I went to the doctor today, and, in the waiting room, I observed an elderly gentleman, who I overheard was a year younger than my grandfather would have been, had he not died in 2004. He was wearing jeans and a fleece jacket. Something about the way they loosely hung on him reminded me of my grandfather's overalls. He also had a sort of Midwestern twang. I spent a lot of time with my grandfather in December 2003, when he was sick and knew he was dying. I brought him beeswax candles, because he had once told me that he liked the smell, but cancer had already robbed him of his sense of smell by then.

My maternal grandparents used to come visit us twice a year: December vacation and Pesach. December vacation started on December 26 at my Jewish day school, and it sometimes overlapped with Chanukah. These visits continued until my grandmother, who had MS, could no longer make the cross-country flight. I never stopped associating my grandparents with Chanukah, snow, and buying Christmas chocolates and cookies on sale on December 26. In college, I used to visit my grandparents in California over my winter break, which also sometimes coincided with Chanukah. I would come with my own battered tin chanukiah, and set up shop in front of their kitchen window. The candles reflected in the plate glass (which once broke because it got too hot from the candles), and beyond them, I could see their neighbors' window. The Satos. I learned to ride a bike in their driveway and my grandparents' driveway, which abutted each other.

Sigh... Happy Chanukah!

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Money, happiness, and random rays bursting through the clouds

I believe that money can't buy happiness ("All They Are Saying Is Give Happiness a Chance," NYT, Nov. 12, 2007), but I also think that some of the things that do lend themselves to happiness--free time, time to spend with family and friends, less stress--are difficult to come by if you are working two jobs or many, many hours at one job to make enough money to feed, clothe, and house you and your dependents. This just means that you need a certain degree of financial stability to have happiness. Once you have that financial stability, I would tend to agree that more money won't make you happier. I have never been of the opinion that having a lot of money would make me happier, since the things that bring me the most pleasure are almost never expensive.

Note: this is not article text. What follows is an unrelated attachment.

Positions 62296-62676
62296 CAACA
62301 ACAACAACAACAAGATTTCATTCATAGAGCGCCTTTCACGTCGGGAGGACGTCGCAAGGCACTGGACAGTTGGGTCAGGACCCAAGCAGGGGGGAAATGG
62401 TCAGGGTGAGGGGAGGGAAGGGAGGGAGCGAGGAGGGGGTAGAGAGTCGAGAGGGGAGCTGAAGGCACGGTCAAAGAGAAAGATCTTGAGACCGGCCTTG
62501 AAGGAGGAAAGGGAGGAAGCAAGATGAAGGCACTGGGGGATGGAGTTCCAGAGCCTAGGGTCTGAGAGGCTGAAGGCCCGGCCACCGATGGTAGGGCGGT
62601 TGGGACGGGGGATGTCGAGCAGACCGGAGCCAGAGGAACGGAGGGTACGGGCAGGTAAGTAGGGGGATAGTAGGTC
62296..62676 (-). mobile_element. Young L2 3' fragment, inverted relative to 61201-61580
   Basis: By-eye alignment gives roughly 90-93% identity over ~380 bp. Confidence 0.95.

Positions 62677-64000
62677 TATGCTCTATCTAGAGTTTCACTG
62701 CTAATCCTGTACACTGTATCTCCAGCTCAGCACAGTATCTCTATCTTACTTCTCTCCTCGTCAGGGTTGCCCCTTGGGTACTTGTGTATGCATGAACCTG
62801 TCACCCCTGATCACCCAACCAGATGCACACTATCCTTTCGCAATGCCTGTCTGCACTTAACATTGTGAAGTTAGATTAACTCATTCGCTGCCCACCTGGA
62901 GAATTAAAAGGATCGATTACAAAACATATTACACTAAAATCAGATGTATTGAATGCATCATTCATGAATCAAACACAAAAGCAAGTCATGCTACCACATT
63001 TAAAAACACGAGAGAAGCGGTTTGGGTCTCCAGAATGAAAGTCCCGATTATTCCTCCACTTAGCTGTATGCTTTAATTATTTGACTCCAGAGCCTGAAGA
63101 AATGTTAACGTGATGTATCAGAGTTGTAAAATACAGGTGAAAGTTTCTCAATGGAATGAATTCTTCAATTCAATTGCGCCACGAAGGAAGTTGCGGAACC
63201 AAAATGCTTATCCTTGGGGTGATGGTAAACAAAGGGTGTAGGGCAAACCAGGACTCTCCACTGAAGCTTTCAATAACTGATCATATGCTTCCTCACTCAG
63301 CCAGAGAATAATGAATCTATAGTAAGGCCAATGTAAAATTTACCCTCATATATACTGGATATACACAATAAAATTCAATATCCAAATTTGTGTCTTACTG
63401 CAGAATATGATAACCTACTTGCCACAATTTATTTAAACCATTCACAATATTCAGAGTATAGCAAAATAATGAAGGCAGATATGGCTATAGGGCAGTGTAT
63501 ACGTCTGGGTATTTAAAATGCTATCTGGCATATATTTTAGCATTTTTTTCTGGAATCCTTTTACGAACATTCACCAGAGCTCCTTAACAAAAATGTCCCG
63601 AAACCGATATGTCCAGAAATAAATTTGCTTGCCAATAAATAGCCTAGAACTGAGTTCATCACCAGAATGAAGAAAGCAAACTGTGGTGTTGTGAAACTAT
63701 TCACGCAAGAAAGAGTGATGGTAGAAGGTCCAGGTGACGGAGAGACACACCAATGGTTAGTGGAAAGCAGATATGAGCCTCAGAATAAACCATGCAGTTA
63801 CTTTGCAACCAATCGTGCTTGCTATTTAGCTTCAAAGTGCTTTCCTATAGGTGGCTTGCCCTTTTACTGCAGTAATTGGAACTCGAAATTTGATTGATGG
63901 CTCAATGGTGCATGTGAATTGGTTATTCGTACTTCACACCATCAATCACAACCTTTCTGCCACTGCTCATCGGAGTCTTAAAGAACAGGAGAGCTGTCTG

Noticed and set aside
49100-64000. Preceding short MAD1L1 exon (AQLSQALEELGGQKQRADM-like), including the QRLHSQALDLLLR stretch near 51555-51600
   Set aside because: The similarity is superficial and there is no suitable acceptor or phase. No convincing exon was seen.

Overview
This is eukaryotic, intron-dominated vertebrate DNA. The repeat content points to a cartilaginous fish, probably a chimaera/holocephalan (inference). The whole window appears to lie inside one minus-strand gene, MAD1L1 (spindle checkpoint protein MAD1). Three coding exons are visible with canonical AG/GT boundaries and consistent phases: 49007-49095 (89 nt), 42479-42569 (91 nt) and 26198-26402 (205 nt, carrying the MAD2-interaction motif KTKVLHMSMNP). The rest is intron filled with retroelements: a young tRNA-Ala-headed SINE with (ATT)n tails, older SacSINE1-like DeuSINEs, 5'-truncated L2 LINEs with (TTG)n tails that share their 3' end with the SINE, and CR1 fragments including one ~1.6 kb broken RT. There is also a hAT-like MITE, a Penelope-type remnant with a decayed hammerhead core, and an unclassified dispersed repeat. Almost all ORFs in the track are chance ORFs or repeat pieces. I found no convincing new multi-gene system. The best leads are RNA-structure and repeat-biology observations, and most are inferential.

The way that little things affect our happiness was very interesting to me--finding a dime on a photocopy machine? That would make me happy! So do things like helping random strangers (or being helped by them--when someone points out that I've dropped something, for example), taking a walk on a nice day, seeing a funny movie, having a really great discussion with a friend, having the time and being in the right mind frame to appreciate live music (it's not enough to hear it when I'm rushed or stressed out or worried about the expense). Sometimes I am surprised by how much the little things make a difference.

Conversely, it doesn't take much to make a bad day. Usually, the kinds of things that make my day bad are interactions I have with other people I know or frustrations with my own inability to be the person I want to be--things that are rather expected and seem kind of mundane--while the kinds of things that make my day good seem more random, like seeing something startingly beautiful in Central Park or helping random strangers or being helped by random strangers. I'm not sure what, exactly, this says about me.

I often think of how I should find a way to integrate more of the happiness-creating things into my life. I don't think it would be that hard, but it does take some focus, planning, and intentionality, whereas my modus operandi seems to be more along the lines of frenzied flying by the seat of my pants. Some part of me thinks that moments planned to promote happiness would be less satisfying than random rays of happiness bursting through the clouds of work and stress and errands and housekeeping. (Interminable! Will I ever get used to the idea that to keep myself fed and clothed and satisfied I will need to shop and launder and sweep, week after week after week forever? I would very much like for these things to take care of themselves. I suppose that is where having more money would come into play and possibly make me happier.)

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Kirtle and Kittel?

Kirtle apparently means "tunic." Is it related to "kittel"? Merriam-Webster online tells me that it comes from the Old English cyrtel. I don't know where kittel comes from, or how one would spell it in English (or any other language), but it sounds vaguely Yiddishy to me, so maybe they are related. (It sounds Yiddishy to me mostly because I think that root would mean something like "kill" or possibly something as specific as "chop off the head" in Hebrew. KTL? I think it just means kill but I always associate that root with chopping off of heads.)

What? Have I been spending time at Freerice.com? Why would you think that?

I am at about 47 now, but only recently so. (I could easily slip back to 46 or 44.) That's only because I've been going much more slowly and carefully, though. A friend of mine broke through to 49, which is quite impressive.